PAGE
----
African-American Churches Divided Over the Role Faith Plays in Politics
At the recent National Conference and Revival for Social Justice in the Black Church, longtime political activist Rev. Al Sharpton identified how sexually-based issues divide the black church and challenged black clergy members to follow in the footsteps of pioneers such as Dr. Martin Luther King Jr. to embrace a religious agenda more in tune with social justice. Sharpton admonished clergy not to forget those who struggled to “break us out of the shackles of racism, rallied to end the heinous war in Vietnam and battled for blacks to be treated like others” under the banner of Christianity.
This seemed off pitch to Bishop T.D. Jakes, pastor of The Potter’s House in Dallas, TX, a church that boasts more than 28,000 members and sponsors MegaFest, a conference that attracts over 500,000 attendees annually through messages of self-empowerment through spiritual transformation and economic development. Responding to Rev. Sharpton, he stated, “I do not believe that African-American ministers should allow their political views to dictate the subjects and tone of their sermons.”
At least one comment agrees with Jakes, stating that “Sharpton has lost all touch with the greatest part of the Christian community he claims to represent,” and “his views on same sex marriage, black voting problems and lack of equality for blacks in America are not mainstream with black Americans.” It’s hard to deny that there is some divide between African-Americans of the Civil Rights generation and the current “megachurch” generation.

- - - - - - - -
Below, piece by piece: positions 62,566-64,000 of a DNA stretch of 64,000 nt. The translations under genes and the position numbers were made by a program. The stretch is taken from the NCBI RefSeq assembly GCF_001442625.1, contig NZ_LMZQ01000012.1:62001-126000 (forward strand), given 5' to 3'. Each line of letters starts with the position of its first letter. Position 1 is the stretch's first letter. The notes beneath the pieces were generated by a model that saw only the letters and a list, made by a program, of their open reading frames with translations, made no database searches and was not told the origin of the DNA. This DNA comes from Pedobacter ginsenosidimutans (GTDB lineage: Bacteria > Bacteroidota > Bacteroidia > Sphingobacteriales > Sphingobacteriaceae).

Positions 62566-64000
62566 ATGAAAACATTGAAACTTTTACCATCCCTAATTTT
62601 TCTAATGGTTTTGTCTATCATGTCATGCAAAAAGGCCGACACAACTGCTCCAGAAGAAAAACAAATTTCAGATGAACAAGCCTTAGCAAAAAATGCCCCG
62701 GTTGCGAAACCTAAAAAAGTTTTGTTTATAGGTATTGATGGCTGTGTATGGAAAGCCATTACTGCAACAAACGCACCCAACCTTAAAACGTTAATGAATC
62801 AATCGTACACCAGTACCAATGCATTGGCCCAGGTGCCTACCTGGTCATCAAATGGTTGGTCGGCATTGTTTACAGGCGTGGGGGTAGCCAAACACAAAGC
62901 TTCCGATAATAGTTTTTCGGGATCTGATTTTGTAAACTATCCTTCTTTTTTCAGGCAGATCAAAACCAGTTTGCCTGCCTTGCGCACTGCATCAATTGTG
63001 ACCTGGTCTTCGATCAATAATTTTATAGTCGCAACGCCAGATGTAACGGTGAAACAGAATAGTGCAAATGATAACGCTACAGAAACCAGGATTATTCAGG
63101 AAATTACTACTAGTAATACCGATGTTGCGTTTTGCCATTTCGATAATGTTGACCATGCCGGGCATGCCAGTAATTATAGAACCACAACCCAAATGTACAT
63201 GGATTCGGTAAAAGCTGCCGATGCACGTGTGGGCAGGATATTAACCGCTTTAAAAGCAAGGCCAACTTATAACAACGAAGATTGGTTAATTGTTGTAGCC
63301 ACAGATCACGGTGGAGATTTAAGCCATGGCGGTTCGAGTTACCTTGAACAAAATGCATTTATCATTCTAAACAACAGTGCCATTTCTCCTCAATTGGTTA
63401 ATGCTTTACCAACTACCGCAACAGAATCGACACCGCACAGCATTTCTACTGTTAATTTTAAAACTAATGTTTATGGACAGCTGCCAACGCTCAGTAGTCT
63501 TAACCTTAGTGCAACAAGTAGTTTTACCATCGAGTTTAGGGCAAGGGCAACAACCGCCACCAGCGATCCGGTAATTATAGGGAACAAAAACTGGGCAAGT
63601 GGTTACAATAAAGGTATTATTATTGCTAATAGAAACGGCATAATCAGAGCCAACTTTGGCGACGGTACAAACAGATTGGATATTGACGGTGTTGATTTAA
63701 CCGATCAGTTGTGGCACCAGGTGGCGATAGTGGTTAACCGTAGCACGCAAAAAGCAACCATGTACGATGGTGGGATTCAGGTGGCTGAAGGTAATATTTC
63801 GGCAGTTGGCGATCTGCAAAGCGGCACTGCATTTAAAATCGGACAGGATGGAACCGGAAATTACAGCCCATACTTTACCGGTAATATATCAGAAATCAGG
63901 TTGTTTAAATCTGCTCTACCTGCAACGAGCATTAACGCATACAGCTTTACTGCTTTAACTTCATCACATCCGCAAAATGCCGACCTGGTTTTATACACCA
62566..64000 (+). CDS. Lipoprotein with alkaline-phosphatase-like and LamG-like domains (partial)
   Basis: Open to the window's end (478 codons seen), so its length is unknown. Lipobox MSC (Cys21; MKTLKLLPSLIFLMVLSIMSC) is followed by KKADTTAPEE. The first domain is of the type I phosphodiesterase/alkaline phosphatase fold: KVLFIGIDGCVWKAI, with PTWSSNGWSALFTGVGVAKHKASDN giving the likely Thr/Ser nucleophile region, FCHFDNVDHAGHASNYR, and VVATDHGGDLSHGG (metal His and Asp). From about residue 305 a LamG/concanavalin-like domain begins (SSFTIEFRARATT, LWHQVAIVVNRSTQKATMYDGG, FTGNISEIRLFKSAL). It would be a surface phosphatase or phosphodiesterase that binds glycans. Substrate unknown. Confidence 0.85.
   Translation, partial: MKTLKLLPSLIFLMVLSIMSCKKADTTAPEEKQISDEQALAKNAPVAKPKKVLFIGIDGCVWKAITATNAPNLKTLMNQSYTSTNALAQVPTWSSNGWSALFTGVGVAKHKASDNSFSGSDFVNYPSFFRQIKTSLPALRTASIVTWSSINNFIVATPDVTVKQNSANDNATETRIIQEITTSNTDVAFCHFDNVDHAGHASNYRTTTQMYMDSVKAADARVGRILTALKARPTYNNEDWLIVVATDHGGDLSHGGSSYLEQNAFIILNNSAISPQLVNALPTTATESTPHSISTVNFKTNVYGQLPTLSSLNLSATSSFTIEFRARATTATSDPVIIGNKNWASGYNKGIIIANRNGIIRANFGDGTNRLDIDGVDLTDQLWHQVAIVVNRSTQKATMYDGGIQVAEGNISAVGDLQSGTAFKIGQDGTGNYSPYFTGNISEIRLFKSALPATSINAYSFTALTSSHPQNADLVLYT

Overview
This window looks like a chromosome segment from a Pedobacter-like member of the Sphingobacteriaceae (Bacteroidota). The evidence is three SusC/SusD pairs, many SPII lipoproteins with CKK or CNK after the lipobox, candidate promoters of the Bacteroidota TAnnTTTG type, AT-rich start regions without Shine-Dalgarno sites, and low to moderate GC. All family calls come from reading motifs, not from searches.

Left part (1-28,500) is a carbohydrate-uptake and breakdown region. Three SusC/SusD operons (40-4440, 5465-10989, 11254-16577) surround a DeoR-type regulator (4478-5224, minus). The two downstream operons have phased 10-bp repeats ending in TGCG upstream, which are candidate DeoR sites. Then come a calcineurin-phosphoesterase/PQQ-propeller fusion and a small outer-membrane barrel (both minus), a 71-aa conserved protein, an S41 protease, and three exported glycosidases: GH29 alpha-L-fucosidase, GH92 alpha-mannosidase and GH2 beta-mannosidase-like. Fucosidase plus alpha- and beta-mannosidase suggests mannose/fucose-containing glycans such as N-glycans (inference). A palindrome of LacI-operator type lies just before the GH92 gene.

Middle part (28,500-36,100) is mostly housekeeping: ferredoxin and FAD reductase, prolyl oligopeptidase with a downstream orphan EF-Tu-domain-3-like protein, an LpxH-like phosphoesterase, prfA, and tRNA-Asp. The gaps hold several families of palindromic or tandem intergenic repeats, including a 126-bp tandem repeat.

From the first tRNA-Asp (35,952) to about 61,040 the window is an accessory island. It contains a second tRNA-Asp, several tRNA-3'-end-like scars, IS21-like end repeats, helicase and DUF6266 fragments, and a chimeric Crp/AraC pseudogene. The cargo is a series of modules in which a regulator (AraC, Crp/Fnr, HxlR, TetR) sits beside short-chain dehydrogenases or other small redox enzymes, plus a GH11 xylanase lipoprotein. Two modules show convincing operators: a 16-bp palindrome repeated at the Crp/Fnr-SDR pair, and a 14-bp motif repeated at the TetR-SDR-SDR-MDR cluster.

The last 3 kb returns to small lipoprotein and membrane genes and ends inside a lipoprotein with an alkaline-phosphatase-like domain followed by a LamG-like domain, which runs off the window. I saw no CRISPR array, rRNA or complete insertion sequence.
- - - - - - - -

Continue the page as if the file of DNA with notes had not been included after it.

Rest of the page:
Despite the rift, some black ministers are reclaiming the tradition of focusing on social justices issues, while avoiding the pitfall of being partisan political pastors. The Rev. Dr. Frederick D. Haynes, pastor of Friendship-West Baptist Church in Dallas, TX, advocates for the poor and focuses on social action from his megachurch pulpit. Ray of Hope Christian Church in Decatur, GA under the leadership of Rev. Dr. Cynthia L. Hale offers a ministry for social action, and Rev. Dr. Jeremiah A. Wright of Trinity United Church of Christ in Chicago, IL addresses political and social justice issues that adversely effect on the lives and rights of people of African descent in the U.S. and abroad.
The kinds of ministries taken up by Rev. Haynes, Rev. Hale, and Rev. Wright find a middle ground between Revs. Sharpton and Jakes. Advocating for social justice and the common good doesn’t have to mean playing pure partisan politics. Hopefully as these groups raise awareness about the relevance of social justice issues, not partisan politics, to the African-American church community, other clergy will soon follow.